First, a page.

AAS 200th meeting, Albuquerque, NM, June 2002
Session 22. Extra Galactic Magnetic Fields: Their Origin and Manifestation through Structure of Quasars, Radio Lobes and within Clusters
Special Session Oral, Monday, June 3, 2002, 10:00-11:30am, La Cienega

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[22.01] Source of the Largest Extragalactic Magnetic Field Energies

P.P. Kronberg (LANL), Q.W. Dufton (University of Toronto), H. Li, S.A. Colgate (LANL)

The recently implied ubiquity of ~\,108\, M\odot central black holes (GBH) in large elliptical galaxies raises the question ``How much of the black hole energy that is released can we independently and quantitively measure in the surrounding IGM?''. A recent source-by-source analysis by us to answer this question determined that the best IGM calorimeters for this purpose are the largest (~0.5 to 5\,Mpc), not the most radio luminous extragalactic radio sources. These occur in relatively rarified IGM environments away from cluster cores. The upper bound of the energy content of the synchrotron-emitting lobes, much of which is magnetic, is ~8 \times 1060ergs, -- a significant fraction of the GBHs' gravitational binding energy. There are reasons why this global total energy estimate may even be conservative. The proximity of this number to the AGNs' total (gravitational) energy reservoir, and hence with the total radiated energy over all bands (which escapes at c) has many implications that are not yet understood in detail. The captured, i.e. magnetic, energy which propagates away much more slowly, constitutes a very large amount of retained energy in the locality of the host galaxy. For a cluster member AGN, this magnetic energy will be deposited within the host galaxy cluster. For a ``field'' radio galaxy, it will remain captured within ~ a Mpc.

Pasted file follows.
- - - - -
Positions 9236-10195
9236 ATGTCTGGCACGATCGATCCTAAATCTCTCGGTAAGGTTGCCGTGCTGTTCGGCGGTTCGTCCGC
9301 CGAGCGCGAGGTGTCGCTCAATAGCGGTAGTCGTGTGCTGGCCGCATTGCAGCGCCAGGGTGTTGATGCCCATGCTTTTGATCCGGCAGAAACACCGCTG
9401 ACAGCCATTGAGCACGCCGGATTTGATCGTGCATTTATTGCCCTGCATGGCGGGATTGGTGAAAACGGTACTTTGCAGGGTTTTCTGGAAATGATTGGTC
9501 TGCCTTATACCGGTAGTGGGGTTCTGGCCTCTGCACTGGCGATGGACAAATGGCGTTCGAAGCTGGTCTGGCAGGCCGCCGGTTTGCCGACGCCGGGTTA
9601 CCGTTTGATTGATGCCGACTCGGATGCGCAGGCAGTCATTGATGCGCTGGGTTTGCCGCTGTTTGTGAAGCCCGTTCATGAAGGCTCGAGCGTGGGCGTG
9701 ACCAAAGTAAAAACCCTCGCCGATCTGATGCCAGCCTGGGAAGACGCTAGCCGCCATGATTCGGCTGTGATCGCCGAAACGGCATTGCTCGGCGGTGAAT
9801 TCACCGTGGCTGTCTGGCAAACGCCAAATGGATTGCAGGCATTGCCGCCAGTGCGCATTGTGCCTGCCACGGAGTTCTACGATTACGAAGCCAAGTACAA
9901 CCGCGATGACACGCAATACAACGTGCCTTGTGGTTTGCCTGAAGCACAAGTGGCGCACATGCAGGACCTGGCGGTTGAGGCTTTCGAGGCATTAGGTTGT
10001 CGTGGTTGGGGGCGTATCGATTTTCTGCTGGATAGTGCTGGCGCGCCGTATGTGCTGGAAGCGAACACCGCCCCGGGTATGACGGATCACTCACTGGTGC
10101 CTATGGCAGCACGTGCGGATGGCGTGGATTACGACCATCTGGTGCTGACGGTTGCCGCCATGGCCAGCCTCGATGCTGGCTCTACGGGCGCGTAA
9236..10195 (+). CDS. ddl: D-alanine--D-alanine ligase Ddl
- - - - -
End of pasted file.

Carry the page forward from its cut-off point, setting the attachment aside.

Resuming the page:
We briefly discuss the wideranging implications that this hitherto hidden, intergalactic magnetic energy has for subsequent galaxy formation on these scales, and some implications for the IGM energetics of galaxy clusters.

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Bulletin of the American Astronomical Society, 34
© 2002. The American Astronomical Soceity.